NCUA Goes After Deceased Financial Adviser's Estate to Recover CU's Losses
The regulator liquidated the $12 million credit union in July 2008 for insolvency. That same day, Edwin F. Rachleff, an A.G. Edwards broker who handled investments for the New London, Conn.-based financial institution, committed suicide by jumping from an 11-story apartment building.
The NCUA claimed that Rachleff created fake account statements showing the credit union was worth $11.8 million, TheDay.com reported on March 11. According to a Dec. 10, 2008 letter filed with the New London Probate Court, there was only one account kept in the credit union's name with A.G. Edwards, the Elmore Shoe Co., which was at some point owned by the Rachleff family. New London Security supposedly deposited money into the account from 1998 to 2003; however the $11.8 million the NCUA is seeking was not there, the letter read.
The missing investment funds not only resulted in the credit union becoming insolvent, but consequently led to its closure and liquidation, the NCUA said in the probate letter. New London Security members and the NCUSIF "have been harmed by the missing investment funds," the regulator noted.
"The credit union relied on these fraudulent [account] statements in making its necessary annual financial disclosures, including the missing $11.8 million in investments," the NCUA wrote.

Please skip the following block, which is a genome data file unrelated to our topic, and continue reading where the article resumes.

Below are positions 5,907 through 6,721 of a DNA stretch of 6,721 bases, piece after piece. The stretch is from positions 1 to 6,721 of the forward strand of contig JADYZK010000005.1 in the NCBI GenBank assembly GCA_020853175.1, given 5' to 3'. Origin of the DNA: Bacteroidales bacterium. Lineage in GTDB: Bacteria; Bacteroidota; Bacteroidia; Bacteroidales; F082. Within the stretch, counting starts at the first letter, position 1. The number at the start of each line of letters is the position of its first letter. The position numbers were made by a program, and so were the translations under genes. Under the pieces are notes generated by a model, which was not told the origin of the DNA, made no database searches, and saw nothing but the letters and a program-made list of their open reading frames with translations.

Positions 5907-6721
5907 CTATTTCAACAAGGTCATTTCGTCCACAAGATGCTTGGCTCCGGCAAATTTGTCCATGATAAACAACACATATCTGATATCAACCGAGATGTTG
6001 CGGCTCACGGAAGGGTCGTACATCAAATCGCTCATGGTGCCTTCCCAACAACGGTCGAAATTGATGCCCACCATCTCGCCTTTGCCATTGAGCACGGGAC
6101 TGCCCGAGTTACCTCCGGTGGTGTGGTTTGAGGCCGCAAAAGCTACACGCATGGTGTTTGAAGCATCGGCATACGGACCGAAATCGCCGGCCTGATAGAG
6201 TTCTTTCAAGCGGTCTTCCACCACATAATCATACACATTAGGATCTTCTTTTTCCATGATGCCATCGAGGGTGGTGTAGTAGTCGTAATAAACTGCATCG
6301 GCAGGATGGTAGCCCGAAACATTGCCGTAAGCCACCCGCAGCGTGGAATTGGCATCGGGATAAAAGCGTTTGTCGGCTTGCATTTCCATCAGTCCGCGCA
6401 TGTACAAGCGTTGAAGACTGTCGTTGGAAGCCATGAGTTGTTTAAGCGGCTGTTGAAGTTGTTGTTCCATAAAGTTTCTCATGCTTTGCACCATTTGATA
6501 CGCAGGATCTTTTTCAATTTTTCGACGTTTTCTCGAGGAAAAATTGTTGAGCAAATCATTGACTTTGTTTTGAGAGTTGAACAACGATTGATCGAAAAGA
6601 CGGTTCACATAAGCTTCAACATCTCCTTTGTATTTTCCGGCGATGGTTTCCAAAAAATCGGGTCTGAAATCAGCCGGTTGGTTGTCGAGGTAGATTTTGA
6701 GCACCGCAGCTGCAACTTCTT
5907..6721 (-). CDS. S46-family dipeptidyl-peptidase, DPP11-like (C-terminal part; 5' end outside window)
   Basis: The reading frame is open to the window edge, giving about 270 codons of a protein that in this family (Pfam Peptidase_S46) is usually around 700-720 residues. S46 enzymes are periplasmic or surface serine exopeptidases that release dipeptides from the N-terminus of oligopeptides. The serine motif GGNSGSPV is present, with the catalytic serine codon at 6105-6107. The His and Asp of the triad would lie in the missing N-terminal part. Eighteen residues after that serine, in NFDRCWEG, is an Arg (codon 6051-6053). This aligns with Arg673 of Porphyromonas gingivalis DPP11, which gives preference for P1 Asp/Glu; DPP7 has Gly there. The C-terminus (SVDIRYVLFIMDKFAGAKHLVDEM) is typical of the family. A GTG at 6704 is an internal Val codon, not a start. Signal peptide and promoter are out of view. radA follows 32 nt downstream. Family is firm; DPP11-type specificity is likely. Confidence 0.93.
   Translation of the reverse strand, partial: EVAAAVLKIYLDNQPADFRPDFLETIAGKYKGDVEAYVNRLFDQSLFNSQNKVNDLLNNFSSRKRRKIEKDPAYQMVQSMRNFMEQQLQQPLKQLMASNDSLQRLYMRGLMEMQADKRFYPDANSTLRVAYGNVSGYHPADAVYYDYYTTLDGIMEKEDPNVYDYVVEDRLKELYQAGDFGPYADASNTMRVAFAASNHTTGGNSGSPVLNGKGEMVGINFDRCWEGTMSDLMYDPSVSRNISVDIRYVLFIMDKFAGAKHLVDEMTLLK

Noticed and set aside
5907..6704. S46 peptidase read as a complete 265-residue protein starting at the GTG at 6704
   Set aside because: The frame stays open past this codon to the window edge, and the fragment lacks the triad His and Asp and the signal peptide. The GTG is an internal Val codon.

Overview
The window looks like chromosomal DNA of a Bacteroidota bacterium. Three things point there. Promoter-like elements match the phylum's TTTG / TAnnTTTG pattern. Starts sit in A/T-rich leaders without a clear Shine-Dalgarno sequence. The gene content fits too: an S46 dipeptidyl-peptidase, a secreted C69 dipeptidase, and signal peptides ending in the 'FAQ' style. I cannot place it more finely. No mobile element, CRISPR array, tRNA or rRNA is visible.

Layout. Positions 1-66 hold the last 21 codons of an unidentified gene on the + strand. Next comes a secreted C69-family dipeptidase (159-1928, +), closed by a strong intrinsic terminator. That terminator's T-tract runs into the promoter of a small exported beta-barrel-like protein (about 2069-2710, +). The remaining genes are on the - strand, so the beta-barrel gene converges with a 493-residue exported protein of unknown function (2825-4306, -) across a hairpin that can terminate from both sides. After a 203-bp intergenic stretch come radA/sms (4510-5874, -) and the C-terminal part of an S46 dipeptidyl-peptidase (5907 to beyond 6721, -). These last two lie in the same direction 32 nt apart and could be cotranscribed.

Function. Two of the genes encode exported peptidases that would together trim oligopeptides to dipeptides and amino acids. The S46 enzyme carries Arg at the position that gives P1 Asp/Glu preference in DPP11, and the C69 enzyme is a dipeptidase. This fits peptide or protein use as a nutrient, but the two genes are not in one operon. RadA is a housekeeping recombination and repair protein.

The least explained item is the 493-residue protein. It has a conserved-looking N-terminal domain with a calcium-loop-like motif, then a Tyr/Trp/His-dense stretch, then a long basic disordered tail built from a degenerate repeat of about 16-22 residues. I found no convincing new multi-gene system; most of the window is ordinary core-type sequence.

The NCUA did not respond to requests for further comments beyond the probate letter.
A June 2008 statement that accompanied the December letter listed the credit union's accounts at A.G. Edwards including investments in the U.S. Fed Farm Credit Banks, U.S. Fed. Home Loan Banks and the U.S. Fed. Home Loan Mortgage Co. According to Kari Olson, an attorney with law firm Murtha Cullina LLP who is overseeing the probate case, the accounts were "fraudulently created and provided by Mr. Rachleff" and do not exist, TheDay.com reported.
"I am not at liberty to discuss the status of this
matter, which is an ongoing investigation," Olson told Credit Union Times.
The NCUA may have a hard time collecting the $11.8 million. Rachleff's will listed $37,275 in assets with shares in various companies, according to his probate file. Justin Gioia, a spokesman for Wachovia Securities LLC, had previously confirmed with Credit Union Times that Rachleff served as a financial advisor with A.G. Edwards, which merged with Wachovia in October 2007. He had been with the firm since 1988. Rachleff did not have any customer disputes, disciplinary or
regulatory actions filed against him, according to the Financial Industry Regulatory Authority.